+65-31050266 is the working VoIP number that will call my PC or my handphone. I had AT&T Callvantage a few years ago so I have a US VoIP number for a while. But this is the my first +65 Singapore VoIP number :-) While its not exactly what I dream of (“I hope to see shops in Sim Lim selling voice service packed in a box too!”), I am still very excited over it.

Thanks to the folks at Pfingo which is currently under closed beta. Anyway, I just got it up and running so I cant say much about it yet beyond it is some sort of integrated VoIP, IM and Email PC&Phone service.

More about it after I got sometime to play with it.

Update: It is SIP :-)

February 23rd, 2007

Skype asks FCC to open up cellular networks


This petition by Skype is one of the most significant milestone for the VoIP, or mobile application, industry. It will decide if the wall-garden cellular network will stay or go.

Skype yesterday petitioned the FCC to lay the smack down on wireless
phone carriers who “limit subscribers’ right to run software communications applications of their choosing” (read: Skype software). Skype wants the agency to more stringently apply the famous 1968 Carterfone decision that allowed consumers to hook any device up to the phone network, so long as it did not harm the network. In Skype’s eyes, that means allowing any software or applications to run on any devices that access the network.

It stands on good ground based on the precedence of Caterfone in 1968 but law aside, politics is will likely to be involve. Afterall, you can expect cellular operators to fight it to the end.

October 11th, 2006

Wifi Skype Phones

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Just bought these babies…couldnt wait to blog about them. They are the standalone wifi skype phones from SMC and Netgear. Yep, standalone, ie no need for PC to work. In other words, I can use them in any hotspot. Yeah!!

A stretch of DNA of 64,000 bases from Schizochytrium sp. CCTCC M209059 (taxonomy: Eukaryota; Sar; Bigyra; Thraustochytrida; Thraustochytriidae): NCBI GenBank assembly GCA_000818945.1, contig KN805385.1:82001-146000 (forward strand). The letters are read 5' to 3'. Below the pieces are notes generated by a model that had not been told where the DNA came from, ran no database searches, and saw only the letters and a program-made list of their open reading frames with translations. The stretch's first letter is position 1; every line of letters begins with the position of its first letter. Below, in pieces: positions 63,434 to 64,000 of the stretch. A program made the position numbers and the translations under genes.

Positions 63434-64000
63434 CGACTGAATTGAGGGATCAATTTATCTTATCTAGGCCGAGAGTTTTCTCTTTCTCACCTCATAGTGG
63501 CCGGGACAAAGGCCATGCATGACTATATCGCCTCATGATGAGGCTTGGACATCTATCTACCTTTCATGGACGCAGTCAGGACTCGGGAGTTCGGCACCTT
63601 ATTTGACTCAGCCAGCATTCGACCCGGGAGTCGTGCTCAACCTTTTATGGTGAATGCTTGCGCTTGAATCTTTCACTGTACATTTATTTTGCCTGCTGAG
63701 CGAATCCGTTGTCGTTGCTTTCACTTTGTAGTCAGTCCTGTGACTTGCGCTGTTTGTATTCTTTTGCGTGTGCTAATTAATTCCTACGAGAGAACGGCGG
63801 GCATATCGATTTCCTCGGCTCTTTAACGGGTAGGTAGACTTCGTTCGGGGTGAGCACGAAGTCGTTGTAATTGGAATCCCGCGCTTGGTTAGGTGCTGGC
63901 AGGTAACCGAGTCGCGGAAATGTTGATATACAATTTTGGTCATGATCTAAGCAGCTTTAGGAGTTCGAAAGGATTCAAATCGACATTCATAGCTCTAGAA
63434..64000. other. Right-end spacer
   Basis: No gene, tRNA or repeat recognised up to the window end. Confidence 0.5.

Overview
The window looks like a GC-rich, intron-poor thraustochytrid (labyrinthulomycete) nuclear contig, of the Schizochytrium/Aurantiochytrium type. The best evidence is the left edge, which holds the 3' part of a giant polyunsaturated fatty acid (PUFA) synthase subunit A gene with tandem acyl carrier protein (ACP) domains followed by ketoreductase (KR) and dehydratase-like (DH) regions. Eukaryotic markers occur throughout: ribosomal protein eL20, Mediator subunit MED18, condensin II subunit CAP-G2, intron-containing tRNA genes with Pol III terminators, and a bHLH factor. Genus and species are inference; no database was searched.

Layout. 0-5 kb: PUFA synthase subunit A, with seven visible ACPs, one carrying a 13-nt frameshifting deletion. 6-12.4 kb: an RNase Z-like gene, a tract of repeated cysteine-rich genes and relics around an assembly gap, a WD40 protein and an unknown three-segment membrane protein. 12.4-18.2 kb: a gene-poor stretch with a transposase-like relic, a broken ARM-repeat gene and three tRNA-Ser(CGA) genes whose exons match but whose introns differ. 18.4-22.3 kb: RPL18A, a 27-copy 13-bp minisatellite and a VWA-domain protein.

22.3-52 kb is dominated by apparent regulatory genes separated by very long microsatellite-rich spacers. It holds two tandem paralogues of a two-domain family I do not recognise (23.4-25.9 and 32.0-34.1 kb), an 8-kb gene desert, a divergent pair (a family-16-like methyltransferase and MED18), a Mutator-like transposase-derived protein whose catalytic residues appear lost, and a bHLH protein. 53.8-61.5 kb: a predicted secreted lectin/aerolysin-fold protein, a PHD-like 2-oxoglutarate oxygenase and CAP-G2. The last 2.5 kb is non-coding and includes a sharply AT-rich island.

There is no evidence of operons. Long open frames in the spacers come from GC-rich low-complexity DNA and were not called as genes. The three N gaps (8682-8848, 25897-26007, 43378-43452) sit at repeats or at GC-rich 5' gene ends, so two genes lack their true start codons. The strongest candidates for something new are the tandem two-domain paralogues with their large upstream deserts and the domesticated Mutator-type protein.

Original I thought Netgear and SMC are from the same manufacturer as reported in Gimozo but apparently I was wrong. But for those interested, the SMC (and Belkin) version are made by Accton, a taiwanese OEM manufacturer who made these phones in their Shenzhen factory. I wonder who made these Netgear phones.

First impression is the Netgear is better. It is slightly smaller, heavier and feel more like a mobile phone. The SMC/Accton version feel a bit “plastic” (“cheaper”).

Update: Okay, the SMC/Accton phone is buggy as hell. It complains about outdated firmware but the autoupdater dont work. It hangs whenever I tried to make a call out. The Netgear phone however is wonderful! Everything works out of the box! (Altho I wish they were more patient with the DHCP before they complain the network is not available)

ST-free-wifi.JPGIn an unrelated note, I saw this piece of news headline at Funan today (I just touched down): “Free Wireless Net access at public area from next year”

It is old news and reported several times. I want to mention it because it is really ironical that I am sitting in Funan, the IT hub in Singapore and, get this, I can’t get any wifi access.

Nope, not even those paid ones I have from Starhub or Singtel. Zip, zero wifi network I can hook up. I tried in all the different spots in Funan and nothing. In the end, I have to use my 3G phone to post this :P So much for “wifi in Singapore”. In KL, at least I know I can get reliable wifi access in any Starbuck.